KAGAMI 鏡: Kana Tanaka
APRIL 2ND-MAY 15TH, 2010
KAGAMI (“mirror” in Japanese) includes an extensive range of Tanaka’s beautifully executed glass-based artworks. Tanaka’s works draw attention to the nature of light, glass and the interplay between them, as well as to our own perception of light’s dynamic presence and effects. Mirror Surface and Morning Dew are site-specific installations comprised of numerous suspended glass droplets or spheres.They represent one of the unique directions this innovative artist has explored and for which she has become recognized over the past decade. In these mesmerizing works, she uses glass in unlikely and sometimes seemingly impossible ways, such as mimicking raindrops or filament.
Winter Night Sky is comprised of simple materials with a magical result. Glass fragments on a sheet of mirror are arranged and lit in such a way that a mirage-like image of an angelic figure appears on the walls of an otherwise dimly lit space. In smaller wall- mounted sculptures Aqueous and Petal Stream,Tanaka isolates sculpted glass forms within rectangular Plexiglas and mirror panels. Even these discrete objects encourage the viewer’s physical interactivity by offering changing reflections from various perspectives.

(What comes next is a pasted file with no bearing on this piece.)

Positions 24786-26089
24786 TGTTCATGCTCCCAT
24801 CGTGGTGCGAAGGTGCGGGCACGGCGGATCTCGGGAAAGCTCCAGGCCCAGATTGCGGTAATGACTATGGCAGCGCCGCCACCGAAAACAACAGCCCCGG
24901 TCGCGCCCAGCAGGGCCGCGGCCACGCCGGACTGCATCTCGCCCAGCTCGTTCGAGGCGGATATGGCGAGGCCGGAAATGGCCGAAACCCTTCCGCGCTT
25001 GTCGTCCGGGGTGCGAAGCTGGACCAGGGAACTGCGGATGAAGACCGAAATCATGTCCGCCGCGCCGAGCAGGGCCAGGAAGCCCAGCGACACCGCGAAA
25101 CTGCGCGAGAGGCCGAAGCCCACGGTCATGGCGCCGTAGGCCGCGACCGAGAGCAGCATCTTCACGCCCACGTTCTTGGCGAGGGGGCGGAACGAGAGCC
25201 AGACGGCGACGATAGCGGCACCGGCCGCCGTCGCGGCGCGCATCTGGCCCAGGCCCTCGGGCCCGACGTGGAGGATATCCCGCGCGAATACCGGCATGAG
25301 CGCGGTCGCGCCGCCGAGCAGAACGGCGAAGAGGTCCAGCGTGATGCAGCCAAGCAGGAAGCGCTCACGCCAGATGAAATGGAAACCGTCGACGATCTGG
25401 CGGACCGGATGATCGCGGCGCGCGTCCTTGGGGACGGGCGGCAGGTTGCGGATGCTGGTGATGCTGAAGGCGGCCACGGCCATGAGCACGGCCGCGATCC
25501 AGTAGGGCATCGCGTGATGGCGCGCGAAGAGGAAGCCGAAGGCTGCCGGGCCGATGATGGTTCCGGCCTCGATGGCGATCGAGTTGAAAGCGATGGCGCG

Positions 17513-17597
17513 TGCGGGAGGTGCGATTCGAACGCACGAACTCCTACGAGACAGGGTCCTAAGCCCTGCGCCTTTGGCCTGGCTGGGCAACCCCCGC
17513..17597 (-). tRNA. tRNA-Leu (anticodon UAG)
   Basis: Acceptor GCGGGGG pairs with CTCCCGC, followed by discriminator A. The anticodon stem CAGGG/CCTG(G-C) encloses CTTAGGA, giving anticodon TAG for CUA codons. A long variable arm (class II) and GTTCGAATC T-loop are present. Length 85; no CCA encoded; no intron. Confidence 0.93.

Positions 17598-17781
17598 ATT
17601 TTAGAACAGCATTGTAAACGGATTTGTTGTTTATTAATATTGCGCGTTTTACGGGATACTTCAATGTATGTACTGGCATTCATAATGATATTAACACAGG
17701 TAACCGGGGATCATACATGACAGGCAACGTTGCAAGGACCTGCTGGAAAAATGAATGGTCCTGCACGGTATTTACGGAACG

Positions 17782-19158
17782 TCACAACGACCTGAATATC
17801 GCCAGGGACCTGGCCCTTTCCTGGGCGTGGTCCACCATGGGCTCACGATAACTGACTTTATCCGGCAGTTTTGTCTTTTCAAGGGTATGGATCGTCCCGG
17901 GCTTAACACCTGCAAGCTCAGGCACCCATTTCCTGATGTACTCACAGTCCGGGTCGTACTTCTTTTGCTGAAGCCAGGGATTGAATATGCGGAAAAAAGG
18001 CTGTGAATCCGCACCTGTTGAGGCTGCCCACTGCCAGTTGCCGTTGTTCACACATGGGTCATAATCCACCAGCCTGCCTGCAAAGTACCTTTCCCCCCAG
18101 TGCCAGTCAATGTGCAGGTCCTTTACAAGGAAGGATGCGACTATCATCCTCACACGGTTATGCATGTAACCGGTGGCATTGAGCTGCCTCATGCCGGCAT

In addition to presenting these studio explorations, images and models of Tanaka’s large- scale public art projects will be on view.The Spirit of Camelback was commissioned for the Scottsdale Center for the Performing Arts in Scottsdale,AZ.This glass and fiber optics wall installation inspired by the region’s topography, extends from the building interior to exterior, creating an intriguing constellation-like element at the entry. Optical Streams Part 1 & 2 is installed on the children’s activity deck at the Lafayette, CA Library and Learning Center. In this outdoor project,Tanaka incorporated dichroic glass disks suspended overhead that cast colored shadow patterns on the deck below and portholes in which glass optical lenses invite children to examine the distorted reflections of their surroundings and themselves. These are just two examples of Tanaka’s unusual ability to translate fascinating discoveries of the controlled studio/ gallery environment into the public realm.